Disney to Buy Pixar for $7.4 billion24 Jan, 2006 By: Holly J. Wagner
The Walt Disney Company has agreed to buy Pixar, which has produced its most successful animated films in recent years, in an all-stock transaction valued at $7.4 billion.
Pixar President Ed Catmull will be president of the combined Pixar and Disney Animation Studios and Pixar EVP and Toy Story creator John Lasseter will serve as chief creative officer. Pixar founder Steve Jobs will join Disney's board of directors and will become its largest individual investor, with about a 7 percent interest in the company.
Executives at a press conference announcing the deal gave little indication of what it means for DVD, but it was clear they are focused on downstream outlets for movies from the combined studios.
“You may watch your favorite live action film three or four times in your life. For a great animated film, your kids may watch it dozens of times or hundreds of times,” Jobs said.
Mobile entertainment has become a fact of life, he said, and “There is going to be demand to watch them many, many times in many, many places.”
Walt Disney Co. president and CEO Robert A. Iger, who has expressed interest in collapsing the DVD window, said, “The goal here, above all else, is to make great animated films; The rest of it takes care of itself.
“We're committed first to making great product, and secondly being very open to getting that product to people,” he said.
Both men lauded the potential for sequels to some of Pixar's most popular films, but would not announce a production slate.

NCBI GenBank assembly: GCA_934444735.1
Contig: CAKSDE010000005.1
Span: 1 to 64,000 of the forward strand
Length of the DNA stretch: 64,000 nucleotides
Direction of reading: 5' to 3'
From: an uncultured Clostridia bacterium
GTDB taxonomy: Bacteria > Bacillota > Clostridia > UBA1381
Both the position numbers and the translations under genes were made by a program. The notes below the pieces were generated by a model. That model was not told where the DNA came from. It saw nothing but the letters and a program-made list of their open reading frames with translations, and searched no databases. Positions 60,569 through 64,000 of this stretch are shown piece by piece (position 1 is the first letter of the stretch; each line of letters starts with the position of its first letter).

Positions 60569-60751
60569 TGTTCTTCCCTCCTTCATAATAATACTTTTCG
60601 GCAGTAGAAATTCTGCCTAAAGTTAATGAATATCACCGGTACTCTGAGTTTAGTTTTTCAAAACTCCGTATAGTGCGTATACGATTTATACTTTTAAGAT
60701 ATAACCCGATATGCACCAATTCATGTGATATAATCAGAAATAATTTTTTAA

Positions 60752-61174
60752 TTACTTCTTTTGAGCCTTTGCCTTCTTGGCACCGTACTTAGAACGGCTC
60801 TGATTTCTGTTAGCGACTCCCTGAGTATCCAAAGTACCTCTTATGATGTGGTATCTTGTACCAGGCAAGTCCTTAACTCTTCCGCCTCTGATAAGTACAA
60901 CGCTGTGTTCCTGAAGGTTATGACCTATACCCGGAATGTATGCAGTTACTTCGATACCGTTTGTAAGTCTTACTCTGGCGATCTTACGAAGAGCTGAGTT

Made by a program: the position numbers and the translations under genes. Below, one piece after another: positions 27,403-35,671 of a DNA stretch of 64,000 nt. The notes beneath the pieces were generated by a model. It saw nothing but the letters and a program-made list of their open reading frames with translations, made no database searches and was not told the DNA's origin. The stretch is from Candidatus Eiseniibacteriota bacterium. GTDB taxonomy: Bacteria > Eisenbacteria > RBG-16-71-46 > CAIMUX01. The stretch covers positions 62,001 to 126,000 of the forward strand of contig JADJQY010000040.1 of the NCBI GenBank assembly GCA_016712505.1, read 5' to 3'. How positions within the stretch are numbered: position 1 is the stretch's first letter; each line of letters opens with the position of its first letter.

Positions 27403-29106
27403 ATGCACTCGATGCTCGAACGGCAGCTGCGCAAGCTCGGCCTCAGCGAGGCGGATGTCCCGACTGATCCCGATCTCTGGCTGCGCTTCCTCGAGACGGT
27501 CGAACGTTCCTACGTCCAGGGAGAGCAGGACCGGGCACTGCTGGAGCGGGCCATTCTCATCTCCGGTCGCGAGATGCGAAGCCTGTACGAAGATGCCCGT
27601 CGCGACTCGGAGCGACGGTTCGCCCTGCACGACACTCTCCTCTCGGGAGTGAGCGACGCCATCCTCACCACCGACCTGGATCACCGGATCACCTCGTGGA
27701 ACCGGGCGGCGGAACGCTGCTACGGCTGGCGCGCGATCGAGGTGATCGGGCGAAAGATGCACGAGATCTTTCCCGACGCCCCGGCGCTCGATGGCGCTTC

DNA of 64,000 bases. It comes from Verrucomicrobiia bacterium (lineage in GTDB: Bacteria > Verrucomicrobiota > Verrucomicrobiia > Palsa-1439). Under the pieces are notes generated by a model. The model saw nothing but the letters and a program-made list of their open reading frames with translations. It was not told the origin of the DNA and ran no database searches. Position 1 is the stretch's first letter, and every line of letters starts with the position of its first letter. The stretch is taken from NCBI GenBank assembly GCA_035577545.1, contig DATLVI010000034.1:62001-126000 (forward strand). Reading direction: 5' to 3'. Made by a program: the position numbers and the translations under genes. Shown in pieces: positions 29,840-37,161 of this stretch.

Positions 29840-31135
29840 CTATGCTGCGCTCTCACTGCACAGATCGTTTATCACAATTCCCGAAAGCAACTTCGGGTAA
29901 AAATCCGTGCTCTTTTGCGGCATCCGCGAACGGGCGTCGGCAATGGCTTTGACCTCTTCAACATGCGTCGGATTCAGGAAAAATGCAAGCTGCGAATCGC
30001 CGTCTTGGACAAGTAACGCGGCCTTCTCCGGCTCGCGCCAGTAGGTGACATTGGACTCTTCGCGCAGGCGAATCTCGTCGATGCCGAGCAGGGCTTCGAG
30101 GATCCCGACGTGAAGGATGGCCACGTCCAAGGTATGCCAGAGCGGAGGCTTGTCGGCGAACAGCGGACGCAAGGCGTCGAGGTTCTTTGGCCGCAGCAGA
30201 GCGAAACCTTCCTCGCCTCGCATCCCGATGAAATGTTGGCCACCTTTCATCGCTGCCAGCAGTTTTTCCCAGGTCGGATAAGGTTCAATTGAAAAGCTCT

With the addition of Jobs, 11 of Disney's 14 directors will be independent. Both Disney and Pixar animation units will retain their current operations and locations.
The deal gives Disney a wellspring of characters that can be expanded into merchandise and theme park attractions as well as film and DVD.
Lasseter will act as principal creative advisor at Walt Disney Imagineering, where he will provide his expertise in the design of new attractions for Disney theme parks around the world, reporting directly to Iger.
“For many of us at Pixar, it was the magic of Disney that influenced us to pursue our dreams of becoming animators, artists, storytellers and filmmakers,” he said. “For 20 years we have created our films in the manner inspired by Walt Disney and the great Disney animators -- great stories and characters in an environment made richer by technical advances.”
Disney first entered into a feature film agreement with Pixar in 1991, resulting in the release of Toy Story in November 1995. In 1997 the companies joined in a co-production agreement under which Pixar agreed to produce five original computer-animated feature films for distribution by Disney. Pixar is currently in production on Cars, the final film covered under that agreement, which hits theaters June 9.
“The addition of Pixar significantly enhances Disney animation, which is a critical creative engine for driving growth across our businesses. This investment significantly advances our strategic priorities, which include -- first and foremost -- delivering high-quality, compelling creative content to consumers, the application of new technology and global expansion to drive long-term shareholder value,” Iger said.
Under the agreement, 2.3 Disney shares will be issued for each Pixar share. The merger is subject to regulatory approvals.
Separately, Disney's board also increased to 225 million the amount of stock the company will repurchase, a move analysts often view as a vote of confidence that its value will increase.
Even sometime dissenter Roy Disney came out in support of the purchase.
“Animation has always been the heart and soul of the Walt Disney Co. and it is wonderful to see Bob Iger and the company embrace that heritage by bringing the outstanding animation talent of the Pixar team back into the fold,” he said. “This clearly solidifies the Walt Disney Company's position as the dominant leader in motion picture animation and we applaud and support Bob Iger's vision.”